People dollop yak butter onto shrines as an offering, or throw money in front of different Buddha statues. Incense perfumes the air and, sometimes, a monk will be banging a cymbal.
You might attract a few stares, but in my experience people soon lose interest, and return to their observances.
Nothing is set up or arranged, so it’s impossible to say exactly what you’ll see in each monastery. It’s more a case of glimpsing vignettes of the monks’ enigmatic, cloistered lives.
You might see novices chanting in an antechamber: you’ll skirt the edges of the room with your guide and they won’t bat an eyelid. At Shalu Monastery, I even stumbled upon a group of monks hunched over their knees in a courtyard, completing an exam paper.
No matter where you visit, you’ll likely see people walking a kora (a rite in which you walk a circuit around a sacred place as a form of meditation or active worship).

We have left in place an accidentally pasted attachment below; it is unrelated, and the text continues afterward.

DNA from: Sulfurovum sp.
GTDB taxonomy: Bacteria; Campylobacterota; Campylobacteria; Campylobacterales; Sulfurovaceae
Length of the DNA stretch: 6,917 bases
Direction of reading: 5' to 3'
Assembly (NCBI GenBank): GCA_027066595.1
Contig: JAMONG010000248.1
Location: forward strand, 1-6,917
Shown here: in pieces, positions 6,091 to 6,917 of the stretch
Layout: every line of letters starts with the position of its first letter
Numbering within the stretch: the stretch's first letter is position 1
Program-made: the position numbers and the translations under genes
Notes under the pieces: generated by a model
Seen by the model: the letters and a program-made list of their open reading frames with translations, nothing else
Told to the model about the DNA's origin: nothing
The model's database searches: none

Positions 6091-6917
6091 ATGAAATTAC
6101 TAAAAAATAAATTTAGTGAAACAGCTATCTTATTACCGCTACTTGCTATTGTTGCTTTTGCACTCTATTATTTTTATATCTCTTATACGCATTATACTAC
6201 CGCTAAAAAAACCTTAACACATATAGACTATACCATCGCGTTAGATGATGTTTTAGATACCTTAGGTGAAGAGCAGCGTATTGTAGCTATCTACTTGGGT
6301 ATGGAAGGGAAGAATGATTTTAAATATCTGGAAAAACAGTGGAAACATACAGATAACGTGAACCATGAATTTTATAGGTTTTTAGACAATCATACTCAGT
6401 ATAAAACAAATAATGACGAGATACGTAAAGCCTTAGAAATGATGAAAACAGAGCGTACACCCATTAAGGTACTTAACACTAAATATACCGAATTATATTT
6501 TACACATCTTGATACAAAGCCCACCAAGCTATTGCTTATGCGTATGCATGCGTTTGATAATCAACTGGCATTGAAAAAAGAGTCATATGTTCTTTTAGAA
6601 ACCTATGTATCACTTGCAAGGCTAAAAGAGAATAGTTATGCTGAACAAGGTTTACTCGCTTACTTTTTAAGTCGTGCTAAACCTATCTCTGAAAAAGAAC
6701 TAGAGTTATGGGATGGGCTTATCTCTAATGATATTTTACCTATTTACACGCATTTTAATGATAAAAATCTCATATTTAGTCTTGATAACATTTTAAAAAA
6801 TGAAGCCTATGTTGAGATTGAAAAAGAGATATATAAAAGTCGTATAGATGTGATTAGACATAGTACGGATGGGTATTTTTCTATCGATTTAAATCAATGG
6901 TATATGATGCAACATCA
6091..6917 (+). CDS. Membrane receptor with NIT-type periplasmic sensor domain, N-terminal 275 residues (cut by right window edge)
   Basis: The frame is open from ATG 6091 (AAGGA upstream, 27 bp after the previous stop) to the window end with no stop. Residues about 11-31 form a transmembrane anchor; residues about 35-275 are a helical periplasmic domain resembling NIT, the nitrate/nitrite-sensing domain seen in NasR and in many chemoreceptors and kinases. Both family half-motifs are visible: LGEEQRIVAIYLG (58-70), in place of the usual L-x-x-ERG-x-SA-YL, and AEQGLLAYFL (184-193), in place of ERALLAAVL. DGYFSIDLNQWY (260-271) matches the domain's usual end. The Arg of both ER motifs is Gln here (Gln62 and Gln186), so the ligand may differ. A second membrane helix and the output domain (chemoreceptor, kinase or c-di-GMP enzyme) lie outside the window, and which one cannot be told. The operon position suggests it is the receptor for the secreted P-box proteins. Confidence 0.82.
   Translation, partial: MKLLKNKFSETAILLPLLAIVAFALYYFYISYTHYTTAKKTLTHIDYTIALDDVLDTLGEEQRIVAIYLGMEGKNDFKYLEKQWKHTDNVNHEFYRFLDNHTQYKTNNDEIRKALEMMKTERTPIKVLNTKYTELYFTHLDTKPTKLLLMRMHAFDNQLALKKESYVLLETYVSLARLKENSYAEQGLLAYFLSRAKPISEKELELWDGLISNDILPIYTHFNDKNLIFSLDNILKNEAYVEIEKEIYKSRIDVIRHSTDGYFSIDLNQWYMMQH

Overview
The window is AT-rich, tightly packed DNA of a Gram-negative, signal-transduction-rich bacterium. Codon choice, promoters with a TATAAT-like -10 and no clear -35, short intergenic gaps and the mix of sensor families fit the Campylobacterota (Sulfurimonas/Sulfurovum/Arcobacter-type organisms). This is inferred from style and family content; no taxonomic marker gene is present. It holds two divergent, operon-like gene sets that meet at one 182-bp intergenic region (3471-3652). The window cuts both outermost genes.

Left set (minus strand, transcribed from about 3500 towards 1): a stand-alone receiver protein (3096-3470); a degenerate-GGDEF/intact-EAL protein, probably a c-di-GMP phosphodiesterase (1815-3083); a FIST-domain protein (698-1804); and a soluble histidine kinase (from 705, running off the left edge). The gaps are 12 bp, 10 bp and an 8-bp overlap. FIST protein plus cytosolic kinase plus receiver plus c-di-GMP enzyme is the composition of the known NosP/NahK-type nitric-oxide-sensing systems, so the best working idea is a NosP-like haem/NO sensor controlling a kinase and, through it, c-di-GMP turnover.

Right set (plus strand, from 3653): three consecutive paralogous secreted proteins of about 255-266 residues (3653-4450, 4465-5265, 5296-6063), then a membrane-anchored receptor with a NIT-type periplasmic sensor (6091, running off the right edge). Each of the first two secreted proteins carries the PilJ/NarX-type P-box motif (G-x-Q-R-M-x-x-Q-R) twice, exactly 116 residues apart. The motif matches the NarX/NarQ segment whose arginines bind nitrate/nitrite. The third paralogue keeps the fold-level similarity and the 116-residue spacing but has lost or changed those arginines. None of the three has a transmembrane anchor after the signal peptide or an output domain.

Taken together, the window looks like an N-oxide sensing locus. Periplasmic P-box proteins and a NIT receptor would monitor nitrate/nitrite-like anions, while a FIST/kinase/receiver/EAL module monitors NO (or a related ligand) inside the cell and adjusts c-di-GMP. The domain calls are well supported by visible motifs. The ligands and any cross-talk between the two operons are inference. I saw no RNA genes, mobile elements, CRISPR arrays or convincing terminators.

I’d encourage you to try one yourself, if you like walking — you’ll see locals determinedly plodding along, pushing prayer wheels or even prostrating themselves and stretching their arms over their head every few paces.
Koras come in differing lengths. I especially like the one circumnavigating Ganden Monastery, which is built on a switchback-riddled ridge and gives you views over the yak-dotted hillsides of the Kyichu Valley.
What can I see in Lhasa?
Lhasa’s not the Shangri-La-esque, antiquated place you might be imagining. It’s an unashamedly modern Chinese city awash with cookie-cutter tower blocks and new construction projects.